Bishop has a different perspective on identity as he fully subscribes to the idea of life and consciousness being a machine. Everything can be replicated so he has no concept of fearing death since a new version of him is created. He sets himself apart because there is never more than one Bishop at a time but he sees everything as disposable because it can all be recreated. What he doesn’t consider is the concept of a soul and whether something unique is lost whenever one Bishop dies and another takes it place. It isn’t clarified if the consciousness is copied over to the next iteration which means that they are two different people who share the same physical characteristics and memories. Even though the memories pick up where the previous model left off they still aren’t the same person because the soul -which is confirmed to exist in this universe- presumably doesn’t transfer. Bishop may be ignorant to this fact and will come to realise that in time but for now he sees life as mechanical so doesn’t value it.
There is an emphasis on the idea of a fresh start as Bishop solves all of his problems by scrapping an old model and starting again. Sara is able to latch onto this and manipulate him which brings in her views on identity. She talks about how she doesn’t subscribe to the idea of a fresh start because she believes that development is earned through experience. That experience is often brutal such as her death and resurrection but it all adds up into the person she now is. She references her scars connecting to memories and those memories making up the person she is which leads Bishop to reveal to her that the original Sara Lance died and has been replaced with a clone that has none of those scars. The episode ends with her staring at the dead body of what is presumed to be the original Sara Lance meaning that the current Sara may be a clone who simply shares the memories. by her own definition of what makes up a person she no longer qualifies assuming this isn’t an elaborate misdirect and the body is a highly detailed husk that never contained any life. If what Bishop is leading her to believe is true then it will be interesting to see how the new Sara reacts to this knowledge and how that impacts her perception of herself.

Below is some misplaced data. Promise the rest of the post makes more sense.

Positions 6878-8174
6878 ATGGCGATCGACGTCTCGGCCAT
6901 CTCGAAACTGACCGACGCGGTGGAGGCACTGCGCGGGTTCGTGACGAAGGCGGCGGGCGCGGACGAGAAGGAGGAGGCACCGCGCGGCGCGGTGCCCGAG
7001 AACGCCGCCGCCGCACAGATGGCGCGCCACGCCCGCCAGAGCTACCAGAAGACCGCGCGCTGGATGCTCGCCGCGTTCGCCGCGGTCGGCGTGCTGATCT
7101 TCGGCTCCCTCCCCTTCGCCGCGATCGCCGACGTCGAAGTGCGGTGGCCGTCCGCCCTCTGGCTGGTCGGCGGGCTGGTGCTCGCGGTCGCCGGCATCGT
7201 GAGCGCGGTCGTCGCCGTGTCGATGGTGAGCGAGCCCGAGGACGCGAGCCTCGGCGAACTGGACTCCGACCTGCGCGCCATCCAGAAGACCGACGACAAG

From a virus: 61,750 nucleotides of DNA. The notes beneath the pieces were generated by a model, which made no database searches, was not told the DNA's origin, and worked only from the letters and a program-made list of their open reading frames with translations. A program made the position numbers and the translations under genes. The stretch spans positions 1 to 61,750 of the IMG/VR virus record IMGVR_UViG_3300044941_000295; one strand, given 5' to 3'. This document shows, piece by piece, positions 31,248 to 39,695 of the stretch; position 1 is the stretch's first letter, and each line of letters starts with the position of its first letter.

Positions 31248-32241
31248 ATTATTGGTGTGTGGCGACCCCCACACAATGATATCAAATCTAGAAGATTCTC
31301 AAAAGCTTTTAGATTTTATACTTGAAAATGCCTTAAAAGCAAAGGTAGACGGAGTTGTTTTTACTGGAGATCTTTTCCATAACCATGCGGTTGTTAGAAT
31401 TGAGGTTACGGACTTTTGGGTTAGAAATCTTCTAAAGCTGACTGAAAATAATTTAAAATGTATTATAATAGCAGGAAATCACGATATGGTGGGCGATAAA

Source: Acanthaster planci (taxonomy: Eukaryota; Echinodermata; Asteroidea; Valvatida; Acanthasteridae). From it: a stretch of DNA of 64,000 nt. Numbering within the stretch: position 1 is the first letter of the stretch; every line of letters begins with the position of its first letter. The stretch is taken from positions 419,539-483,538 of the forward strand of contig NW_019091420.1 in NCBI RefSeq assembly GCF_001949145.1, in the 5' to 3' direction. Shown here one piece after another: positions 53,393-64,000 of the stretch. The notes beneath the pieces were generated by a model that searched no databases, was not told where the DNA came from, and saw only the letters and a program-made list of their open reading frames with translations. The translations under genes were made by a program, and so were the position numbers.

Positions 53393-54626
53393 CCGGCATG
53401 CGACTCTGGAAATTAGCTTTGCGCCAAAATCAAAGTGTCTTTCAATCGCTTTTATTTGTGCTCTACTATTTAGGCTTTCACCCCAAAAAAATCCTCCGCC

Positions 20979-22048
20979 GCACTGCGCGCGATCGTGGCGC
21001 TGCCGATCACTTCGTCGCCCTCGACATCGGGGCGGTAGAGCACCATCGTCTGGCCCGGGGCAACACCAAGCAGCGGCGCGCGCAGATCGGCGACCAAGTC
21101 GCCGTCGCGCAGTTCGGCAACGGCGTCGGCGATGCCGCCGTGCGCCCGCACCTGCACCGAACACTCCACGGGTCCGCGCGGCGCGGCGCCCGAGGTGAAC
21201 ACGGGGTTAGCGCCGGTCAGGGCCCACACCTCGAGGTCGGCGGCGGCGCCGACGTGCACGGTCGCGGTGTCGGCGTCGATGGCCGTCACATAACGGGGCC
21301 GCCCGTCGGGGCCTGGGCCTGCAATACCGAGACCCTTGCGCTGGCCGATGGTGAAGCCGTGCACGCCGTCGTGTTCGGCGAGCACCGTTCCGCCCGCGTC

Naturally this raises the question over whether the show can get away with replacing Sara with an exact duplicate of herself that shares the same memories while being categorically not the original. My view is that it can because it retains the character while providing an entirely new avenue for character exploration. Will she be able to think of herself as Sara Lance? Will the team accept her as Sara Lance? Will she decide that she is something else and change accordingly? Those are just a sample of the potential arcs that she could follow with each providing excellent potential to explore identity as a concept and what it really means to identify as a specific person. Bishop needs to be a stronger antagonist but the ideas associated with him are excellent.